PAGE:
perfect rest with respect to the rest of the box. Challenge 94, page 133: Of course not, as there are no infinite quantities in nature. The question is whether the detector would be as large as the universe or smaller. What is the answer? Challenge 98, page 134: No. Time is continuous only if either quantum theory and point particles or general relativity and point masses are assumed. The argument shows that only the combination of both theories with continuity is impossible. Challenge 99, page 134: Yes, as nature’s inherent measurement errors cannot clearly distinguish between them. Challenge 100, page 134: Of course. Challenge 101, page 134: We still have the chance to find the best approximate concepts possible. There is no reason to give up. Challenge 102, page 134: Here are a few thoughts. A beginning of the big bang does not exist; something similar is given by that piece of continuous entity which is encountered when going backwards in time as much as possible. This has several implications. — Going backwards in time as far as possible – towards the ‘beginning’ of time – is the same as zooming to smallest distances: we find a single strand of the amoeba. — In other words, we speculate that the whole world is one single piece, knotted, branched and fluctuating. — Going far away into space – to the border of the universe – is like taking a snapshot with a short shutter time: strands everywhere. — Whenever we sloppily say that extended entities are ‘infinite’ in size, we only mean that they reach the horizon of the universe. In summary, no starting point of the big bang exists, because time does not exist there. For the same reason, no initial conditions for particles or space-time exist. In addition, this shows there was no creation involved, since without time and without possibility of choice, the term ‘creation’ makes no sense. Challenge 103, page 134: The equivalence follows from the fact that all these processes require Planck energy, Planck measurement precision, Planck curvature, and Planck shutter time. Challenge 110, page 149: Yes; the appearance of a crossing does not depend on distance or on the number of strands in between. Challenge 111, page 149: No; more than three dimensions do not allow to specify a crossing switch. Challenge 112, page 149: If so, let me know. If the generalization is genuine, the strand model is not correct. Challenge 125, page 194: Yes, as can easily be checked by rereading the definitions with the spinor tangle description in mind. Challenge 151, page 302: If you plan such a calculation, I would be delighted to help. Challenge 154, page 313: There is a good chance, however, that such alternatives can be eliminated very quickly. If you can do so, publish the argument!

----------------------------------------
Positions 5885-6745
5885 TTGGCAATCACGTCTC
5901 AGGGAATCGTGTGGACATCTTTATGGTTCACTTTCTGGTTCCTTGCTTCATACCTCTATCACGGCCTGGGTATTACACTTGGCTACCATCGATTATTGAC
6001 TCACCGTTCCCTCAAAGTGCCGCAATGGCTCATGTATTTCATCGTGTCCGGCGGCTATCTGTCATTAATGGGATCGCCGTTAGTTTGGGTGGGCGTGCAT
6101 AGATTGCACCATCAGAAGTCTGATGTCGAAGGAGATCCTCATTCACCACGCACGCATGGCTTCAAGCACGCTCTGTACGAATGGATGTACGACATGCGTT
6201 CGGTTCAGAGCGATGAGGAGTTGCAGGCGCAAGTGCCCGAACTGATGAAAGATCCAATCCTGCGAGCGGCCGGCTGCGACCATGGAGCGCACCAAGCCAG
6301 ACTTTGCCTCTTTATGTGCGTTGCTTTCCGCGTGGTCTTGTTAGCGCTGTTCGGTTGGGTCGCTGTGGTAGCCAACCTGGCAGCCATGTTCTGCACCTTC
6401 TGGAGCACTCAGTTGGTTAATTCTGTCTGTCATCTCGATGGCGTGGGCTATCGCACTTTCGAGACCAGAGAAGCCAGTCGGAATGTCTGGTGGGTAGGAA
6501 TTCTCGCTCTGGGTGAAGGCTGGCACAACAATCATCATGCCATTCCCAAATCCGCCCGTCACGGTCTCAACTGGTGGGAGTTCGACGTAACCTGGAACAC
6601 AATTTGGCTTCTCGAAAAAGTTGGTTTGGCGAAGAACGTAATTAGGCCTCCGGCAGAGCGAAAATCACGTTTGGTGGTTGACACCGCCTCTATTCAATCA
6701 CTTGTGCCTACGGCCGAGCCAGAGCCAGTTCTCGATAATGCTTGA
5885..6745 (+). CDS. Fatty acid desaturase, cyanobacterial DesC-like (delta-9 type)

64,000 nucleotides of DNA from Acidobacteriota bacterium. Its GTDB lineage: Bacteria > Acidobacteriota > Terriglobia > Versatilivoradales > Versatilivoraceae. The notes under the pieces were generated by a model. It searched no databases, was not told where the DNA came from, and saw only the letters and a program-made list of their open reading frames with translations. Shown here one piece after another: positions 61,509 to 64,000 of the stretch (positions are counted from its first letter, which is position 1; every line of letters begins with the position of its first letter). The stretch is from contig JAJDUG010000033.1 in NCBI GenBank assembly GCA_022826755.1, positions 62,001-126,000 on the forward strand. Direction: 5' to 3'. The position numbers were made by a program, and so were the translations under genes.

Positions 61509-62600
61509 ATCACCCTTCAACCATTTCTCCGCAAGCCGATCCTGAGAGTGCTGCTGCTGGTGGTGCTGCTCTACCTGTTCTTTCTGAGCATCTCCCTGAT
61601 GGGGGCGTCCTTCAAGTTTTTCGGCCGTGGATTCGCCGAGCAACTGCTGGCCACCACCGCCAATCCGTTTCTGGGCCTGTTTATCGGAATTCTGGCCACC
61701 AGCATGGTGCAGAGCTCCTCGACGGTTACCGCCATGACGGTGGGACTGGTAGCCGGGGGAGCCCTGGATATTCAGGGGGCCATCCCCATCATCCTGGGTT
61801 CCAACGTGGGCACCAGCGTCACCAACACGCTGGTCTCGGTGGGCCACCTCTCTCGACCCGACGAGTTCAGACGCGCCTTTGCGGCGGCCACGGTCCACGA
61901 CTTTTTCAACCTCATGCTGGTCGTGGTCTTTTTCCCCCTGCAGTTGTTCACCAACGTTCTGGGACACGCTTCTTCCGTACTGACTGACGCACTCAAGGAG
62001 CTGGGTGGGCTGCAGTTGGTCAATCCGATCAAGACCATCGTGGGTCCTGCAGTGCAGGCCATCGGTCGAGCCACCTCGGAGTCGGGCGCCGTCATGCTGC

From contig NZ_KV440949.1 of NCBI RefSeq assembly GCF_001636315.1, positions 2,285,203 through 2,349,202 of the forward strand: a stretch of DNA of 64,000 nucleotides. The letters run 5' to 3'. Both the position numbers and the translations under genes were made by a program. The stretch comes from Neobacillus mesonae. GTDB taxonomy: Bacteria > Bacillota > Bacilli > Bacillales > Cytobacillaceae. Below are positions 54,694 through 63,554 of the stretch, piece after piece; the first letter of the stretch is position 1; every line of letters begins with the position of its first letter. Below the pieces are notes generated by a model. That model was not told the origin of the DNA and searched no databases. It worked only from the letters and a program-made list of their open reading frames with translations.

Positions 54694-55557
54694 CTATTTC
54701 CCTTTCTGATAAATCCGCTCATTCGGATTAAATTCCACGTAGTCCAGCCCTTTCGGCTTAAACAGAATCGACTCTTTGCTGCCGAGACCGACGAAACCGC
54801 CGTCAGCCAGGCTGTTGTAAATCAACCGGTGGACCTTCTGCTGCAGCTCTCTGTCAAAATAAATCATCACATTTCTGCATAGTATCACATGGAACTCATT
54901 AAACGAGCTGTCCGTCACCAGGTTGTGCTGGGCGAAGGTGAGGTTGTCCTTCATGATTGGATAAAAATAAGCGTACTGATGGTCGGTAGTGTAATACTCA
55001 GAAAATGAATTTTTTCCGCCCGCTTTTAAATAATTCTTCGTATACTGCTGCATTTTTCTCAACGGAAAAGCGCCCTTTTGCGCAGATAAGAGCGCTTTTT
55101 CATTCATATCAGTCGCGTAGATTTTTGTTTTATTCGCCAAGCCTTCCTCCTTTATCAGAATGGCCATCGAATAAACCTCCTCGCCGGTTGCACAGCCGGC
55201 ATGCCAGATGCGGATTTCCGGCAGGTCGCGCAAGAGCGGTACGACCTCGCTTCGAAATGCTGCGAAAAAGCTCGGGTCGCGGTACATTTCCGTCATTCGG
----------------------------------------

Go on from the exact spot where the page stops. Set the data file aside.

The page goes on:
Motion Mountain – The Adventure of Physics available free of charge at www.motionmountain.net Copyright © Christoph Schiller November 1997–March 2010

BI BLIO GR APHY


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The only end of writing is to enable the readers better to enjoy life, or better to endure it. Samuel Johnson*

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See the first volume of the Motion Mountain series, Fall, Flow and Heat, available as free download at www.motionmountain.net. Cited on page 17. See the second volume of the Motion Mountain series, Relativity, available as free download at www.motionmountain.net. Cited on pages 17, 18, and 326. See the fourth and fifth volume of the Motion Mountain series, Quantum Theory: The Smallest Change and Pleasure, Technology and the Stars, available as free download at www. motionmountain.net. Cited on pages 18 and 326. See the third volume of the Motion Mountain series, Light, Charges and Brains, available as free download at www.motionmountain.net, as well as the mentioned fourth and fifth volumes. Cited on page 18. See for example, the theatre play by the Swiss author Friedrich D ürrenmat t, Die Physiker; several other plays and novels then took over the prejudice. Cited on page 21. Undocumented sentences to this effect are regularly attributed to Albert Einstein. Since Einstein was a pantheist, his statements on the matter are not really to be taken seriously. They were probably made – if at all – in a humorous tone. Cited on page 21. Steven Weinberg regularly – and incorrectly – claims in interviews that the measurement problem is not solved yet. Cited on page 21. See for example, the the book by Robert L aughlin, A Different Universe: Reinventing Physics from the Botton Down Basic Books, 2005. Cited on page 21. Exploring the spirit of play is the subject of research of the famous National Institute for Play, founded by Stuart Brown, and found at www.nifplay.org. Cited on page 21. See e.g. the 1922 lectures by Lorentz at Caltech, published as H. A. Lorentz, Problems of Modern Physics, edited by H. Bateman, Ginn and Company, 1927, page 99. Cited on page 22. Bohr explained the indivisibilty of the quantum of action in his famous Como lecture, printed in N. B ohr, Atomtheorie und Naturbeschreibung, Springer, Berlin, 1931. More statements about the indivisibility of the quantum of action can be found in N. B ohr, Atomic Physics and Human Knowledge, Science Editions, New York, 1961. For summaries of Bohr’s ideas by others see Max Jammer, The Philosophy of Quantum Mechanics, Wiley, first edition, 1974, pp. 90–91, and John Honner, The Description of Nature – Niels Bohr and the Philosophy of Quantum Physics, Clarendon Press, 1987, p. 104. Cited on page 23.